All shell script examples below assume you have Ubuntu. If you chose different Linux distribution the commands may slightly vary.

Now as we have a machine, we can route all request for our domain to the machine. On AWS you need to open Route 53 service and configure your domain record sets to go to you machine’s private IP address. Below is an example of what needs to be configured.

Install Docker on you Linux machine.

sudo apt-get install docker

We will also need docker-compose later on, but nowadays it gets installed with docker. To double check whether you have docker-compose installed run the command below.

docker-compose -v

Let’s Encrypt

Now we have a machine and all request to our domain get routed to the machine! It is time to get TLS certificate! With Let Encrypt we are going to use certbot to obtain and update the certificate. In general we are going to follow certbot instructions with one exception. We are going to do it from inside a Docker container.

# Run docker container which we are going to use to obtain TLS certificate.
# We map necessary ports and volumes for certbot to obtain the certificate.
sudo docker run --rm -it -p 80:80 -p 443:443 -v /etc/letsencrypt:/etc/letsencrypt debian:stretch-slim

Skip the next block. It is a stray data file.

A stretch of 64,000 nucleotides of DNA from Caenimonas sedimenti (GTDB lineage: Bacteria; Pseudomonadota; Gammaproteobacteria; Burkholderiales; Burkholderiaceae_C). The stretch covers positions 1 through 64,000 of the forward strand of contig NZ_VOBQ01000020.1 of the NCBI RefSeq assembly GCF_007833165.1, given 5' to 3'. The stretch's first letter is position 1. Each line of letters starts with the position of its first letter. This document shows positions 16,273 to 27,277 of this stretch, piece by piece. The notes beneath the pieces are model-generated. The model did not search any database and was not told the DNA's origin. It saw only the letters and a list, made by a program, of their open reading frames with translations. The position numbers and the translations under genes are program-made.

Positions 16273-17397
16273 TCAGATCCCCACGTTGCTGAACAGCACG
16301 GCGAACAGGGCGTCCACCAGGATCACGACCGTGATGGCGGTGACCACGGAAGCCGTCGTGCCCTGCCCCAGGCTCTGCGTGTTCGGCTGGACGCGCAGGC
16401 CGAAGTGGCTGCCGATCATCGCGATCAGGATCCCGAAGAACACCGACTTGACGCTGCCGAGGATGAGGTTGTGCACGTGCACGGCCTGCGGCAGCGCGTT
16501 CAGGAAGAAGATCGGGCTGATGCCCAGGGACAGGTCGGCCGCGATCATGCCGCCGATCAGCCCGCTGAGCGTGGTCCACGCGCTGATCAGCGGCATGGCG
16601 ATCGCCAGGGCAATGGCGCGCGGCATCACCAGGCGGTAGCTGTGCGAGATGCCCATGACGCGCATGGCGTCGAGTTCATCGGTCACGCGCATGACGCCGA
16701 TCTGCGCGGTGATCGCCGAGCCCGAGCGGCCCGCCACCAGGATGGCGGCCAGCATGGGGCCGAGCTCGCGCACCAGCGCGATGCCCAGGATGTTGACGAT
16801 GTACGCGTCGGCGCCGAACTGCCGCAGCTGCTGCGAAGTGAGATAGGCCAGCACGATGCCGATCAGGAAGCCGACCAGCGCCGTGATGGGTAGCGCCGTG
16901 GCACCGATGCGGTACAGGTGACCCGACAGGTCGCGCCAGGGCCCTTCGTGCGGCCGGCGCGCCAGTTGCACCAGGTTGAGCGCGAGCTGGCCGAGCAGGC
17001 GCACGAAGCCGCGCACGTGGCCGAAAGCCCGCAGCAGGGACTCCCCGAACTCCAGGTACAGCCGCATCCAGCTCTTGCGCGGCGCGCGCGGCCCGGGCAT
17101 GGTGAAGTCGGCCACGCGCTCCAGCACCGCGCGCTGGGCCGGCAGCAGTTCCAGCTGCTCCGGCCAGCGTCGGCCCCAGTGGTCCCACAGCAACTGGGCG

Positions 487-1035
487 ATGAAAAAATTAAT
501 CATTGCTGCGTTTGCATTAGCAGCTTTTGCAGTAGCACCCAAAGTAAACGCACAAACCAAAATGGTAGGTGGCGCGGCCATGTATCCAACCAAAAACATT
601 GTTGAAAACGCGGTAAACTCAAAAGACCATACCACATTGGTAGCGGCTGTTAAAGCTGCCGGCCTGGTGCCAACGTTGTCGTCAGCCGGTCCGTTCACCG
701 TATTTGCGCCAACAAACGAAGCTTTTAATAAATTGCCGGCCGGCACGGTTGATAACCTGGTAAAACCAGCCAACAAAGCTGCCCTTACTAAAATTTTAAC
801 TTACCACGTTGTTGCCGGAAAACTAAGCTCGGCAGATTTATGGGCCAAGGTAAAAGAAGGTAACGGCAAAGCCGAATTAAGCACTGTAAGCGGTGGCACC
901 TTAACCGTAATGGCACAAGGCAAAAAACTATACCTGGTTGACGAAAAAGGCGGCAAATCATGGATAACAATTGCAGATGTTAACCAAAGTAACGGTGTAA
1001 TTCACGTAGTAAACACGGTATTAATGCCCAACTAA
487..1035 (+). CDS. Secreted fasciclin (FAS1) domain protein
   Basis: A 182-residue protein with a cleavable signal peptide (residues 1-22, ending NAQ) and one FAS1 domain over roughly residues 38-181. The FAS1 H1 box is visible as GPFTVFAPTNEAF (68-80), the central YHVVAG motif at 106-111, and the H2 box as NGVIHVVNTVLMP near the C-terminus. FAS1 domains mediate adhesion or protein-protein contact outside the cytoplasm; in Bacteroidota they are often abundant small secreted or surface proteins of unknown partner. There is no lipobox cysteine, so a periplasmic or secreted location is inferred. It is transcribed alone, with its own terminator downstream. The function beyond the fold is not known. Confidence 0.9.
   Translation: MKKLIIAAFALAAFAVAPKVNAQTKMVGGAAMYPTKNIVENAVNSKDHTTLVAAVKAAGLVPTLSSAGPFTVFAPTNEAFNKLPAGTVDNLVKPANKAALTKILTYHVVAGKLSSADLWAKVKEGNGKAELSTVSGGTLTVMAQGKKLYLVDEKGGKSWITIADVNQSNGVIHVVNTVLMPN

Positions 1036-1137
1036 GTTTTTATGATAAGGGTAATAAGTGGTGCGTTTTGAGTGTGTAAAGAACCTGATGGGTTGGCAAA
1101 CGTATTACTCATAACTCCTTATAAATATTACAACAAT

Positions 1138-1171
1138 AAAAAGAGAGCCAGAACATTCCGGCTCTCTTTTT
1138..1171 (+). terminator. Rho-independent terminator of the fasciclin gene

Inside the container we need to install certbot.

apt-get update \
&& echo 'deb http://ftp.debian.org/debian stretch-backports main' >> /etc/apt/sources.list \
&& apt-get update \
&& apt-get install -y certbot -t stretch-backports

And now we are ready to get our certificate! After running the command below we will have /etc/letsencrypt folder with all necessary files.

sudo certbot certonly --standalon

Summary

We’ve achieved a lot so far and built a solid base for next steps. We figured out a blog name, registered a domain, span up a virtual machine, installed docker and obtained our TLS certificate.

Next post will describe each Docker container configuration, will help to set up entire infrastructure so we have our blog up and running.